L.J. from Litchfield County writes:
Dear Mister Condo,
We are a community of 400+ units with no “assigned” parking with a major portion of the homes being secondary homes. Each unit is allowed one space per unit. We have 20 handicap parking spots that were provided to those with handicap permits. The problem is that some of these handicap spots can be empty for periods of time with other full-time residents frustrated that they cannot use these empty spaces for additional family vehicles. Management has offered a solution of providing these spaces to other residents who are here by placing a “temporarily available” sign over the existing sign. When handicap residents are to arrive back, they can simply let us know to remove this sign. Are we breaking any ADA or Connecticut/Federal Laws?
Mister Condo replies:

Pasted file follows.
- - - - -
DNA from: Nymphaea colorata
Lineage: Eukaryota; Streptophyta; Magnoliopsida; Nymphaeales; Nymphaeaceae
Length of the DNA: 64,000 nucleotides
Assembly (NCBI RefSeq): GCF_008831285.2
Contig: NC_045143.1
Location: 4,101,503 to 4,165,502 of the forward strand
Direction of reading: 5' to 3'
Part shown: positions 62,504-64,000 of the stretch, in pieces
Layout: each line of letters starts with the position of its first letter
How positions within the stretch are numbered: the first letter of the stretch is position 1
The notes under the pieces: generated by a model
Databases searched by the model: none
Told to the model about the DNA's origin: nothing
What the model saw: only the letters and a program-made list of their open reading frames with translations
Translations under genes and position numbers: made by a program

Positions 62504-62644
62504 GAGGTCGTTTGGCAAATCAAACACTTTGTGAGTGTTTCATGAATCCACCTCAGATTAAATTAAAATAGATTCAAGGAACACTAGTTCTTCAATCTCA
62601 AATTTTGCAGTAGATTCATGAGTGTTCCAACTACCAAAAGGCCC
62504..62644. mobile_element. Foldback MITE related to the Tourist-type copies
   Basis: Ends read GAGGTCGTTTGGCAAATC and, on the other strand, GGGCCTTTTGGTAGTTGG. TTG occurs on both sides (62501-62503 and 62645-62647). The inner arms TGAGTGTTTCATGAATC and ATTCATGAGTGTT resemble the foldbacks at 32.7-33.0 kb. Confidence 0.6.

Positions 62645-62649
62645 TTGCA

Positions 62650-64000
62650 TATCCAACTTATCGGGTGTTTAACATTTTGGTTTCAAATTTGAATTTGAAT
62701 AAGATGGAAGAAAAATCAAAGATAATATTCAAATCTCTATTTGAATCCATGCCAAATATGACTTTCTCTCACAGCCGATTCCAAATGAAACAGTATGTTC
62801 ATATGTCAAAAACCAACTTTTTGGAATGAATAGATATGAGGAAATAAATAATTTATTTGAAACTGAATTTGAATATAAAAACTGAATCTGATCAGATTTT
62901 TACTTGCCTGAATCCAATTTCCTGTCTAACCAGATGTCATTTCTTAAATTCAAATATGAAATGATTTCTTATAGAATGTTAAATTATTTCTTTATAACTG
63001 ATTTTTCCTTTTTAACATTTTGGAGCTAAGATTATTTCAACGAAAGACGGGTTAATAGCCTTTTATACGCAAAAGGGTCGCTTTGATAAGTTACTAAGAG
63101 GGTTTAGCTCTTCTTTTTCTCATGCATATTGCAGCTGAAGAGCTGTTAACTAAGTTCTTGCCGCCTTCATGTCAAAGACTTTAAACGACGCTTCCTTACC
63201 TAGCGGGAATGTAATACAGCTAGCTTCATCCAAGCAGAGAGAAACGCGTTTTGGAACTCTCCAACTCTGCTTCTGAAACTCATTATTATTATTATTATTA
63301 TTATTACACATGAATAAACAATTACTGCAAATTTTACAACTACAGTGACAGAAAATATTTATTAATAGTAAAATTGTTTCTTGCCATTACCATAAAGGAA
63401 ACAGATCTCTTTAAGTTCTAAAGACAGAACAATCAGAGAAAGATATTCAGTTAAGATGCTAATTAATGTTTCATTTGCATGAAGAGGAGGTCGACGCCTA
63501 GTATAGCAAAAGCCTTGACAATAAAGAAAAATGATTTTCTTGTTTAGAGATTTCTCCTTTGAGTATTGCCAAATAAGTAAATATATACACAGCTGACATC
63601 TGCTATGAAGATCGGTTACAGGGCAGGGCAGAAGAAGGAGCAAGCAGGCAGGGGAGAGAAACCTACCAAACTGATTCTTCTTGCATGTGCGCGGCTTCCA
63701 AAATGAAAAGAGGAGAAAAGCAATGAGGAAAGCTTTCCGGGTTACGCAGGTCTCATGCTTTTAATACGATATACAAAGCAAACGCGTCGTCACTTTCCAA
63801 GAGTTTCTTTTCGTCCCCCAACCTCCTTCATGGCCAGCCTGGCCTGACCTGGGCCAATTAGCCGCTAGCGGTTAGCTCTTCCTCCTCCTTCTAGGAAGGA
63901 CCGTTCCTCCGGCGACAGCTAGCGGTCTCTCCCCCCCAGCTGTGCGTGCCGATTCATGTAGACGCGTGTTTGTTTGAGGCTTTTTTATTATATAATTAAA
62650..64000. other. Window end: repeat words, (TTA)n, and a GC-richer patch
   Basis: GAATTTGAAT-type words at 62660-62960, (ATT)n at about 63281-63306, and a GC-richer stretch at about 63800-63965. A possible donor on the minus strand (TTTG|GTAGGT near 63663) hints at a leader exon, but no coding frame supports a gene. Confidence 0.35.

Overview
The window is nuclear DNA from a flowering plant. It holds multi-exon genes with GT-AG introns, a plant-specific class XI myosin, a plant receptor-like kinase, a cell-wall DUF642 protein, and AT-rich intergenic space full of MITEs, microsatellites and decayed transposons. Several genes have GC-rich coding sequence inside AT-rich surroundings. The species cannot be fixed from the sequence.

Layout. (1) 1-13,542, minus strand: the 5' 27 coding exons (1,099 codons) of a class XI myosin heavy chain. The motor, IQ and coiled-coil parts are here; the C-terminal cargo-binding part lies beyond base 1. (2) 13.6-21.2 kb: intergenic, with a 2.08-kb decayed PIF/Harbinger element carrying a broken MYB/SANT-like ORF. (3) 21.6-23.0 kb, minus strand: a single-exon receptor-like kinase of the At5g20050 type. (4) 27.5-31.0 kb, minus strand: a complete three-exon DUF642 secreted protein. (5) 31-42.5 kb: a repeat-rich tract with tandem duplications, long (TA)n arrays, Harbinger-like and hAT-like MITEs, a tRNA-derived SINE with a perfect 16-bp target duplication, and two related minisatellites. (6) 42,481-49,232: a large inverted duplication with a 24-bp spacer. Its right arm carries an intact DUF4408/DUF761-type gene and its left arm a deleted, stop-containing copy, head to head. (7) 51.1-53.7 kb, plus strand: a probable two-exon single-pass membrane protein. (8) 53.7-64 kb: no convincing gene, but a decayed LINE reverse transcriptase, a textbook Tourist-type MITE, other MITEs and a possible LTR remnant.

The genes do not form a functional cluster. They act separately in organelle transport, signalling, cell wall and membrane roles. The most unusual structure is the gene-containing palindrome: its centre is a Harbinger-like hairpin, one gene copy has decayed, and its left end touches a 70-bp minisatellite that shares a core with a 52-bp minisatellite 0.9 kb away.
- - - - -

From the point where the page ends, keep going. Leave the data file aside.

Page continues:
L.J., to say parking is at a premium in your association would be an understatement. I am not an attorney so I cannot offer any legal advice here. Unless your association is bound by ADA limitation because of public facilities on the grounds, the association may be free to use its parking lot however it sees fit. There are exceptions so please speak with your community association attorney to make sure you aren’t in violation of any laws. The basic concept is that the association-owned common grounds are private property. That means they common grounds, like the parking lot, are under the management and control of the Board. The 20 handicap-assigned parking spots have been provided for the use of unit owners who have requested them and provided handicapped permits to back their request and the Board decided to grant the request. I applaud your Board for doing so, however, it is too bad they didn’t consider the needs of the 400+ non-handicapped unit owners when doing so. There may be no issue with doing what you have proposed. The only problem I can foresee is if a handicapped unit owner can’t find an available handicapped parking space when one is needed, they will likely complain to the Board, local officials, local television stations and anyone else who will listen. Whatever the Board decides it would like to do, I strongly suggest a quick phone call to the association’s attorney before creating a rule that could come back to haunt the community. Parking is and always will be a challenge for condos because too many residents have too many vehicles for too few spaces. Most condos were developed with one or two spaces per unit allotted. The reality is that many residents try to park three or four cars on association grounds creating congestion and frustration. Good luck!